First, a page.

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The Best Pickups 2021

The new pickup market has been turned upside down in the last year or so. Want a new Mercedes-Benz X-Class, a Nissan Navara, a Fiat Fullback or a Mitsubishi L200? Sadly, you’re out of luck as all these fine pickup trucks have been discontinued in the UK. Volkswagen have also paused sales of the Amarok prior to the launch of its replacement in 2022 which will essentially be a re-badged Ford Ranger (or the other way round, if you prefer!).

Worry not though, there are still some excellent pickups available and some of these have had very recent facelifts. In this guide, Vanarama Van Expert Tim Cattlin takes a look at The Best Pickup Trucks 2021.

Toyota Hilux

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Think of a pickup and there’s a pretty good chance the Toyota Hilux will spring to mind. It’s been around for ages (since 1968, to be precise) and has a great reputation for being a tough, rugged and capable off-roader. 2021 saw the introduction of the latest generation, with lots of changes inside and out.

The biggie has to be the availability of a 204hp engine. If there had previously been any criticism of the Hilux it was usually around the lack of availability of a power unit with some real grunt. Although the 2.4 litre 150hp unit was adequate for many users, rival manufacturers all offered something meatier. Toyota have definitely put that concern well and truly to bed, the engine producing a whopping 500nm (Newton Metres) of torque, especially useful when using the Hilux’s 3500kg towing capacity. The lower powered diesel engine is still available for those who don’t need the additional 54hp.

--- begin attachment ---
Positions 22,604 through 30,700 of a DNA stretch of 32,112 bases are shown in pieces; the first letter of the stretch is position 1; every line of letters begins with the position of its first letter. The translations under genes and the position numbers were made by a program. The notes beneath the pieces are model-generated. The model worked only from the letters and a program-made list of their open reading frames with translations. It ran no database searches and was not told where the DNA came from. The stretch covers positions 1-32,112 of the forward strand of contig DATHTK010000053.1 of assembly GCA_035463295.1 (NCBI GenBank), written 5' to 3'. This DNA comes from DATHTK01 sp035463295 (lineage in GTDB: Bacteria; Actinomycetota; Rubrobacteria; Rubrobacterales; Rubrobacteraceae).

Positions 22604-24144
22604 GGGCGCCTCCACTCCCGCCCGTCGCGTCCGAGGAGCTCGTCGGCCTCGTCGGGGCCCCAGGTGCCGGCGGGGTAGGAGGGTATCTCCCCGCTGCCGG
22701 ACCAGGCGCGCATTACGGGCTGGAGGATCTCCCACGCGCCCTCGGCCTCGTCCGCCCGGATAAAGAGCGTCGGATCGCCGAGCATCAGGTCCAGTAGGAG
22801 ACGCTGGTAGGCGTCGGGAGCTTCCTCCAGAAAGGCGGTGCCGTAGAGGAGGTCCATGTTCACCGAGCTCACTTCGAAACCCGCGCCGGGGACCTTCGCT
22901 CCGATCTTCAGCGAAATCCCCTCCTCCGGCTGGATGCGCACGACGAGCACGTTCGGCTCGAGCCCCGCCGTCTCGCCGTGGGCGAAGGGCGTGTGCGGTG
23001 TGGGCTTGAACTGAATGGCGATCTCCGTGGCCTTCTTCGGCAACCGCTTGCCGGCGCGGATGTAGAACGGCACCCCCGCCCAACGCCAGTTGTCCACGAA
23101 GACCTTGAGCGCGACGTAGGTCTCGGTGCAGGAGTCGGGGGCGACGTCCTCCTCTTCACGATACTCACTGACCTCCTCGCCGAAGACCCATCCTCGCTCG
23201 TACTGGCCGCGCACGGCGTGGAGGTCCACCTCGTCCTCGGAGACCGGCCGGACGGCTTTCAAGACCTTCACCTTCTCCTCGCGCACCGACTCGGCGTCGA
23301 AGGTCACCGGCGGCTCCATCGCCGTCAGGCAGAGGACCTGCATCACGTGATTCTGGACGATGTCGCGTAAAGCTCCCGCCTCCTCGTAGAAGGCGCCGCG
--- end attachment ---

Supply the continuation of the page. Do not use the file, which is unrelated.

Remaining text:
For the truck to be considered as a commercial vehicle for taxation purposes, it’s important that the payload is over 1000kgs. Most models of Hilux meet this requirement with ease, but don’t forget that if you decide to fit a permanent hard top to the load area, that could tip the figure below the magic tonne – and yes, it does count.

The Hilux isn’t just available as a double cab, you can get it as a single cab (which has the benefit of a longer load bed), and an ‘Extra’ cab, which has a small rear passenger section accessed through half width doors.

On the outside, the truck has the now almost mandatory big, aggressive, hexagonal front grille. Other refinements depend on which trim level you choose. There are 4 options, the Active, Icon, Invincible and the range topping Invincible X, the top models sporting some very snazzy alloy wheels. The cab is very ‘car like’ with an 8” multimedia screen in most models and air conditioning is standard throughout the range.

Ford Ranger